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REVERENTIAM IN MATRIMO
NIO REQUIRI .

Respect is required in marriage

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Cum furit in Venerem, pelagi se in littore sistit,
Vipera, & ab stomacho dira venena vomit.
Murenamque ciens ingentia sybila tollit,
At subito amplexus appetit illa viri.[1]
Maxima debetur thalamo reverentia, coniunx,
Alternum debet coniugi & obsequium.

When the viper is sexually aroused, it stations itself on the seashore and ejects the dread poisons from its gut. To summon the moray eel, it raises a loud hissing, and suddenly she comes to the embrace of her mate. - Great reverence is owed to the marriage bed, and the partners owe each other mutual respect.

Notes:

1. For the mating of the viper with the moray eel, see Pliny, Natural History 9.39.76; Aelian, De natura animalium 1.50; 9.66. The viper spits out the poison in order to be gentle and safe for the union.


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In avaros, vel quibus melior condi-
tio ab extraneis offertur.[1]

On the avaricious; or being treated better by strangers.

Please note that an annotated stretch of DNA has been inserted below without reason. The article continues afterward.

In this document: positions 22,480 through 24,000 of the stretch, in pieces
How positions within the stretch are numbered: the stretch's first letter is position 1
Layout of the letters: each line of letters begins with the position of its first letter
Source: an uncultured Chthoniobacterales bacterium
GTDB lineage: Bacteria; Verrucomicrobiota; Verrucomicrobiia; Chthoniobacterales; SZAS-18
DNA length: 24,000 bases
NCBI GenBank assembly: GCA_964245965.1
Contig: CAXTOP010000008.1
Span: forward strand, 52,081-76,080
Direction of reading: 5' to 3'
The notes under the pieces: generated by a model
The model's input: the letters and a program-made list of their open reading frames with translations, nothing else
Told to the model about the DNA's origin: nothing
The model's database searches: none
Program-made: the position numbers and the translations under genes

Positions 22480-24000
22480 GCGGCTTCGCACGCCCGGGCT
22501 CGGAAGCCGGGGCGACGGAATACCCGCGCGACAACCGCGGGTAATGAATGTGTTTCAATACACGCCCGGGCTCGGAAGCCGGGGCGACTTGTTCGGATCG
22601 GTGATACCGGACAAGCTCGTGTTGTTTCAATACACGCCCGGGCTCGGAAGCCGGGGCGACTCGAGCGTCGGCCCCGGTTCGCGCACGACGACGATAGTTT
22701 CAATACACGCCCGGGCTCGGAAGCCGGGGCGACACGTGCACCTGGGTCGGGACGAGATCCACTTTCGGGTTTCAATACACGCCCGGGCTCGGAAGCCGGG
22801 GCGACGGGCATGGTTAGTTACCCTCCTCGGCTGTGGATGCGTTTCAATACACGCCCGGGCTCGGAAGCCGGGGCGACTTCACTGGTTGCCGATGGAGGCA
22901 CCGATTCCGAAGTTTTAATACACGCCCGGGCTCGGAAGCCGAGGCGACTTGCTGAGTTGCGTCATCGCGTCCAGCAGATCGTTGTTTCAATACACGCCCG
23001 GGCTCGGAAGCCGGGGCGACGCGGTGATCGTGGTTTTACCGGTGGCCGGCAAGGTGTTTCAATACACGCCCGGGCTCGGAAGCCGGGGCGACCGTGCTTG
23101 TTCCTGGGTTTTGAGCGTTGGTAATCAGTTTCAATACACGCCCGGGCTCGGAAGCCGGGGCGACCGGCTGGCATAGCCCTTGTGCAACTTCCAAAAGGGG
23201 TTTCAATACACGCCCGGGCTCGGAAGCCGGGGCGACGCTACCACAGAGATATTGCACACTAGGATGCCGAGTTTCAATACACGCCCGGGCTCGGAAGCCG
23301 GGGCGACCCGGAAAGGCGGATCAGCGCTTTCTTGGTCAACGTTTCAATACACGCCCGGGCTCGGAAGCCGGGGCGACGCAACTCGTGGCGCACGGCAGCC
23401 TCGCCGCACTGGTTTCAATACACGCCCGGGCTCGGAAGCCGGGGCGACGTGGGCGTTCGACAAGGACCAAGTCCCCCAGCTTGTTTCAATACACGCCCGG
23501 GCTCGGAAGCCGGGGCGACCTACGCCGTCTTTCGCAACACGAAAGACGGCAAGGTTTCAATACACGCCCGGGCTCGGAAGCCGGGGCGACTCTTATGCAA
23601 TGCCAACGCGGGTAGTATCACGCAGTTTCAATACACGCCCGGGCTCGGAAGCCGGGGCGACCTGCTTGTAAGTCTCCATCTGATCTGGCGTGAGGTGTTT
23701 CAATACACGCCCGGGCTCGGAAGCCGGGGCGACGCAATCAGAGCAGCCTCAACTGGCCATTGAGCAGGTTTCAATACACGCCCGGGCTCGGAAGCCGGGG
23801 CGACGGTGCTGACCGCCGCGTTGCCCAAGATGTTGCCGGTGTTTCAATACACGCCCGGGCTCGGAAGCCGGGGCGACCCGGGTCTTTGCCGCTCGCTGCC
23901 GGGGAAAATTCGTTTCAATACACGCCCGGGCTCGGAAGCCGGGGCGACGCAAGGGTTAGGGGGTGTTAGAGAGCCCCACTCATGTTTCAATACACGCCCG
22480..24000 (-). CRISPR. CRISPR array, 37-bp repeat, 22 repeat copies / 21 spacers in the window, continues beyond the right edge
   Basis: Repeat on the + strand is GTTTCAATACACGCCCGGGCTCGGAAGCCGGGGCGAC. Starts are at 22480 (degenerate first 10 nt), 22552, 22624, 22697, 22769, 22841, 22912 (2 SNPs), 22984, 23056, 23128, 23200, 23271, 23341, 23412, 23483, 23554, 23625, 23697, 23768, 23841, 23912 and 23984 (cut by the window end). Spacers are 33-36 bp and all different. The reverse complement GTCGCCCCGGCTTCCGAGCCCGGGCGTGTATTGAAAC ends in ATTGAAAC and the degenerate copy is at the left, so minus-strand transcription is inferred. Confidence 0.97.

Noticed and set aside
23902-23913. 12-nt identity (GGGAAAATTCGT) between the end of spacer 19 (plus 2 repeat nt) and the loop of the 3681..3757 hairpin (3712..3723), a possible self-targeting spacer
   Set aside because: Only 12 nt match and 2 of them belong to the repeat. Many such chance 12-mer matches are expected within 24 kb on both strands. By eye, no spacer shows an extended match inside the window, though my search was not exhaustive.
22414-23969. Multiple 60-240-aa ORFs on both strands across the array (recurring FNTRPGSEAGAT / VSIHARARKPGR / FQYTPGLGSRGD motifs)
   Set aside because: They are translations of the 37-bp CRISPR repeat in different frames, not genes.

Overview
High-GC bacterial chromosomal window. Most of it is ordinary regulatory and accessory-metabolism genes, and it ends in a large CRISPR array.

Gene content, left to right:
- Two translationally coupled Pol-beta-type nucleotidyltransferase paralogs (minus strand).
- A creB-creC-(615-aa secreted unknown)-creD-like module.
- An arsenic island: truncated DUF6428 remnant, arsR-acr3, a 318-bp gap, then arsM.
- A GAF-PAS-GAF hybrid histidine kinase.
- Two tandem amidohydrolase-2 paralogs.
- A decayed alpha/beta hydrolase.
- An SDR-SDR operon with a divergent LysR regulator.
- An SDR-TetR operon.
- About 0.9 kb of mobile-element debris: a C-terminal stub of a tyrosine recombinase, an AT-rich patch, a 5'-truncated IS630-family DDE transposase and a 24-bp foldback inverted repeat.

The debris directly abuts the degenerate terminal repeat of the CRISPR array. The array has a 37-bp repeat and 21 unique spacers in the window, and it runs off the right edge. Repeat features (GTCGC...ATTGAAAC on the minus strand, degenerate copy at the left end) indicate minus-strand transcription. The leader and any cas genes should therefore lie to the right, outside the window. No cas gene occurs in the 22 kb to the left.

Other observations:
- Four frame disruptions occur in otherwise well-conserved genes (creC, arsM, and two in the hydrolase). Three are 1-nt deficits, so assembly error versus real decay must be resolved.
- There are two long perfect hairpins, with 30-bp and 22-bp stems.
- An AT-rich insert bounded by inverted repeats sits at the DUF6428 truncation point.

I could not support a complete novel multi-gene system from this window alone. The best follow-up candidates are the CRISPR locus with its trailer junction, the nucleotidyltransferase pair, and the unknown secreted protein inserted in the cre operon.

XI.

Delphini insidens vada coerula sulcat Arion[2],
Hocque aures mulcet, fraenat & ora sono.
Qum sit avari hominis, non tam mens dira ferarum est,
Quique viris rapimur, piscibus eripimur.

Astride a dolphin, Arion cleaves the dark blue waves, and with this song charms the creature’s ears and muzzles its mouth: “The mind of wild beasts is not so savage as that of greedy man. We who are savaged by men are saved by fish”.

Link to an image of this page Link to an image of this page [C4r p39]

Wider die geytzigen, oder von den,
welchen beer stand von fremb-
den angeboten.

XI.

Ee dann Arion in das meer
Von den schiffleuten gstossen ward,
Bat er, das im vergunnet vergunnet wer,
Sein harpffen zschlagen noch ein fart:
Nach seinnem gsang er nit verhart,
Springt in das mer, kumbt ein Delphin,
Fuert in zu land freundlicher art:
Hye sich de geytz greulichen sin.

Notes:

1. The first Wechel edition in 1534 had a different woodcut.

2. The crew of the ship on which the celebrated musician Arion was travelling, after robbing him, prepared to throw him overboard. He persuaded them to allow him to play his lyre for the last time. Then, after invoking the gods, he jumped into the sea, whereupon a music-loving dolphin conveyed him to land. See Aulus Gellius, Noctes Atticae 16.19.


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